In this piano lesson, you'll learn two variations of the major 2nd chord, their qualities and uses. It's easy to learn, and will significantly improve the quality of your major chords. The major 2nd chord, broken up into individual notes also produces some great runs and riffs.


Sus and Slash Chords

This improvisation lesson is much more than just providing you with a definition of a sus and slash chord. What this lesson covers is when to use a sus chord even if it doesn't appear on the chord chart. Can you substitute a sus for any major chord in a song? When do you use a sus as compared to a 2? And why use a slash chord when they often sound weaker? We'll answer all the above questions plus much more. The end of the video includes me "free playing" and putting everything we've learnt so far into a progression. It's time to get a pen and notepad and start jotting down tips as I explain a few of the ideas of getting the right mix.


Minor 7th Chords

Using simple techniques that even children can understand, you'll soon be replacing many of your minor triads with m7 and m7add11 (that chord symbol looks a lot harder than it really is!). We've been focusing on major chord modifications in the last few lessons and those techniques can carry over to the minor chord, completing our set of basic modifications for both major and minor triads.


The Dotted Quaver Rhythm

The Dotted Quaver Rhythm creates a contemporary, syncopated feel in both fast and slow songs. When used with a good mix of modified chords and filler notes, this rhythm really shines! This lesson brings together all that we've covered so far in a neat and very versatile rhythm. There are lengthy examples in this video as I break it right down, explaining when each note is played and how each note is chosen. Included is a bonus practice video track that you can loop and play, helping you learn the dotted quaver rhythm.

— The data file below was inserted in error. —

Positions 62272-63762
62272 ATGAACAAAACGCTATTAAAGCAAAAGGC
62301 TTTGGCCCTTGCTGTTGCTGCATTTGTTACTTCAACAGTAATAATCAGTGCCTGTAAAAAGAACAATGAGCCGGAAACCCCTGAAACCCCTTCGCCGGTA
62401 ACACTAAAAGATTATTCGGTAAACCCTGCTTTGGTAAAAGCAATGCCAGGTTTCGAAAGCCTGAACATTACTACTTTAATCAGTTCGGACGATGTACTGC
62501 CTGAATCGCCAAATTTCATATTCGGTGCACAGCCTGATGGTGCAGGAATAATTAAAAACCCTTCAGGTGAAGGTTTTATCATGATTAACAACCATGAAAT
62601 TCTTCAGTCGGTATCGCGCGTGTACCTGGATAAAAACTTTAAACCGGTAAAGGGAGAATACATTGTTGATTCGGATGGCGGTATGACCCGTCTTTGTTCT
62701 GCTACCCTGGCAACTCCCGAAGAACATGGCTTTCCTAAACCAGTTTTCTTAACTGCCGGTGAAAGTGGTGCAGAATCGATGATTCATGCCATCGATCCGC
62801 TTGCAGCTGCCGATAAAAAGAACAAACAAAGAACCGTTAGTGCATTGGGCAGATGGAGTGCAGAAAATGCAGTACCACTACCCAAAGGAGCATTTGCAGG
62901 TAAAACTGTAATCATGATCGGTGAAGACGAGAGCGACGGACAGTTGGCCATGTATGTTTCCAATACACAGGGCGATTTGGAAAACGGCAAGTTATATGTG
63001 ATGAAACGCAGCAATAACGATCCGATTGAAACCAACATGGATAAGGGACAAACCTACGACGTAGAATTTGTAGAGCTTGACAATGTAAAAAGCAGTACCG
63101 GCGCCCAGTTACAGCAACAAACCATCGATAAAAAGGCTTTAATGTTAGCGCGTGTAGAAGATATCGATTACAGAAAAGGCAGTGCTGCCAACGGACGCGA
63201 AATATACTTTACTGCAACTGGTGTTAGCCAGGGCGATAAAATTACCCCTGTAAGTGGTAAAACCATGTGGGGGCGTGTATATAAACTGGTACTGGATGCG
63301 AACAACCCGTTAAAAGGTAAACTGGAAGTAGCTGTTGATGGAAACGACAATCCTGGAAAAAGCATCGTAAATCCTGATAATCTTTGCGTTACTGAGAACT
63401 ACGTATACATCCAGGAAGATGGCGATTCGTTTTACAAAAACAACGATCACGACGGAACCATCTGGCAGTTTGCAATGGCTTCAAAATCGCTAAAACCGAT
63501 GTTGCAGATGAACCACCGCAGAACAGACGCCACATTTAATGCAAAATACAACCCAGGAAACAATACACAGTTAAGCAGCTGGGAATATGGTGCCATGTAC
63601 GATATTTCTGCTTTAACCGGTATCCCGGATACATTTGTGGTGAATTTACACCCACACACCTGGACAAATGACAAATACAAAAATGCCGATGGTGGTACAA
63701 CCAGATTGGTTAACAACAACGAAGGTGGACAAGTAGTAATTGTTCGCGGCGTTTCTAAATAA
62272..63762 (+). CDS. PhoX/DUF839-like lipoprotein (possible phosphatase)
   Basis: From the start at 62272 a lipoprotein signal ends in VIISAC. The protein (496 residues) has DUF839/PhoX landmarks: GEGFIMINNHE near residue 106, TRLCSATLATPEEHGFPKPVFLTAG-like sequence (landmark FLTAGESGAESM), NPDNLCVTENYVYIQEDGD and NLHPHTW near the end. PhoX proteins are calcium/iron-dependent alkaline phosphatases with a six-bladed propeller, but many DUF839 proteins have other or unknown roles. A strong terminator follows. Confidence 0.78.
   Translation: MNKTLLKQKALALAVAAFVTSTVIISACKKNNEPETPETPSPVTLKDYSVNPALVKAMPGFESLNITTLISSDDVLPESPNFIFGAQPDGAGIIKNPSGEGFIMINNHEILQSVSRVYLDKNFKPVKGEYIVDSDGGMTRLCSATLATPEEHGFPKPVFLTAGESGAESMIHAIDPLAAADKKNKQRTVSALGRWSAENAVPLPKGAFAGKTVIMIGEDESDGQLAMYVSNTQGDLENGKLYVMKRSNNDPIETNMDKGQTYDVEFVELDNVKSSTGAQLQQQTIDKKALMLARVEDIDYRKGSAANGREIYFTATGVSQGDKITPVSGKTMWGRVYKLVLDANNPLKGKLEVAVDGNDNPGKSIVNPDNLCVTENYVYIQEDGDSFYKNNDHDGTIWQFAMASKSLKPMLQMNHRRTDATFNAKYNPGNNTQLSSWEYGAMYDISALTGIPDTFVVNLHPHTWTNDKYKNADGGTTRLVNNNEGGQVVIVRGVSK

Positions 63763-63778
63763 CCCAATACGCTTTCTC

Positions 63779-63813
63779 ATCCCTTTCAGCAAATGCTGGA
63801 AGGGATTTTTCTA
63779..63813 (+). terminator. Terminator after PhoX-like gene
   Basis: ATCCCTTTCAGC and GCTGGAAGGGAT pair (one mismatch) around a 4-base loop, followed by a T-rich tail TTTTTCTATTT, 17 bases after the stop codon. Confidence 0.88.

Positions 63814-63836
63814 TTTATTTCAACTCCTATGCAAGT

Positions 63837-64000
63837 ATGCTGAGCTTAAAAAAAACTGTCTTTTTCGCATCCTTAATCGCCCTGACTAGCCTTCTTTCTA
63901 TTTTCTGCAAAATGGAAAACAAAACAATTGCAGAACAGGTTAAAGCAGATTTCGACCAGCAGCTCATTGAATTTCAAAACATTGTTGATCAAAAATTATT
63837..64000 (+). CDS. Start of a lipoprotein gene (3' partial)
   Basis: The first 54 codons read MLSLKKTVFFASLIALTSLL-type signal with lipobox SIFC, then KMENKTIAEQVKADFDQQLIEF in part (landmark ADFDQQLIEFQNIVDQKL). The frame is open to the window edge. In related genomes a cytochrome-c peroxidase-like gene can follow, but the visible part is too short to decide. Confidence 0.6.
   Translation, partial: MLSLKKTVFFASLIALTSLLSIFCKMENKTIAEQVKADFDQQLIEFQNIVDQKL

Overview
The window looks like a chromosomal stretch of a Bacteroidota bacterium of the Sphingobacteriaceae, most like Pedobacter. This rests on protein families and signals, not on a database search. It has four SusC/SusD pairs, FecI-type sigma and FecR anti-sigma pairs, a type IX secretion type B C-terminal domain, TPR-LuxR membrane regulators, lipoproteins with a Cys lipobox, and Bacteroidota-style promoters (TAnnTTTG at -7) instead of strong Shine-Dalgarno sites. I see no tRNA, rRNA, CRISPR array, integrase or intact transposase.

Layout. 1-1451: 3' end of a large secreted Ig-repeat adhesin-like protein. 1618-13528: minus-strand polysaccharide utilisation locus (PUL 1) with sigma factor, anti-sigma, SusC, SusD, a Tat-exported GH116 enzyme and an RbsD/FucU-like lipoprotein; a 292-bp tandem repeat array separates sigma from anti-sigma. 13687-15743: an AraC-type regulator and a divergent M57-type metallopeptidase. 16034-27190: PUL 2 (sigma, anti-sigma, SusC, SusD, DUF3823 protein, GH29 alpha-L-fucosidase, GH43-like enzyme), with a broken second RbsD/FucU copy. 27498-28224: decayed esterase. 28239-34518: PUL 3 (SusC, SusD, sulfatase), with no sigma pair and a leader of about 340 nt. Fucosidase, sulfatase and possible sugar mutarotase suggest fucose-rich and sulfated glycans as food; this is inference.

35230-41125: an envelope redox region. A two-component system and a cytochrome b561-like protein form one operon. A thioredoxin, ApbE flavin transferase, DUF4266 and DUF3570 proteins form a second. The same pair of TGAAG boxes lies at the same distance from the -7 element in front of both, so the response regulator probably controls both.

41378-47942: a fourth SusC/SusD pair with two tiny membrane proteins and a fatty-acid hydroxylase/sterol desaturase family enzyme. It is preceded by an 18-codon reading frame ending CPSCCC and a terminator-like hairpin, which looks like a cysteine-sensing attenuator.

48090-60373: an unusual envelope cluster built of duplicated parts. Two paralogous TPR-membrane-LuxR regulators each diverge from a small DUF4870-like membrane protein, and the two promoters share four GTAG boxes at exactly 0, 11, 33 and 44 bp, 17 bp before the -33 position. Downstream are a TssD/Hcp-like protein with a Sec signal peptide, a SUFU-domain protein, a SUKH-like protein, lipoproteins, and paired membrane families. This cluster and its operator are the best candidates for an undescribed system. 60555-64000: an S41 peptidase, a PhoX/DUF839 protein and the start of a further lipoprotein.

Runs and Fills (Part 1)

Creating fill lines may seem daunting, but this piano improvisation lesson will show you that your knowledge of modified chords now forms the basis of your runs and riffs. We also look at how and when to insert these fillers to create a professional variation in your playing.


Runs and Fills (Part 2)

A bit more theory here as we dive deeper into which notes work well in runs and fills over each chord in the key. We'll examine every note in detail and by the end you'll have a firm understanding of their qualities, and the tools required to spontaneously build your own solo lines and patterns. Lots of examples in this (almost) one hour piano improv lesson.

Over 7 hours of instructional video

PLUS Worksheets with further exercises and examples. Also receive the BONUS 64 page Quaverbox Manual and a FREE half hour Jazz video lesson!

buy piano improvisation course

These are downloadable products only, so you'll receive immediate access upon payment. Once you've got them saved on your computer, they're yours to use forever. No monthly subscriptions, registrations or postage required! It works out to just $5 per piano lesson plus the free piano improvisation manual! Watch the above video for more information, then click the big green round button above if you'd like to buy the course :)

About Terence

I was at a party and somebody asked, "Hey you play the piano, don't you? Can you play Happy Birthday?" I was fifteen at the time with ten years of classical piano lessons under my belt, so my confident response was, "Sure. Have you got the sheet music for it?"

It was at that point I realised I needed more practical and creative piano skills. I wanted to learn how to make stuff up from a chord chart. I also wanted to play piano for my church - a church that used songbooks with lots of lyrics and chords.

I looked for a piano improvisation teacher but couldn't find one, and long story short, I spent the next 5 years experimenting at the piano, writing down anything that sounded interesting, creating rules from what I was learning. I discovered that piano improvisation is teachable with clear guidelines and not a mystic artform for the gifted. So I became a piano improvisation teacher.

Twenty years on and after teaching over 300 students, I've refined the rules, learnt better ways to communicate improvisation ideas to students, resulting in the Quaverbox Piano Improvisation Course. I hope that you'll gain something from each lesson and that it'll help you reach your full musical potential!

Terence Oh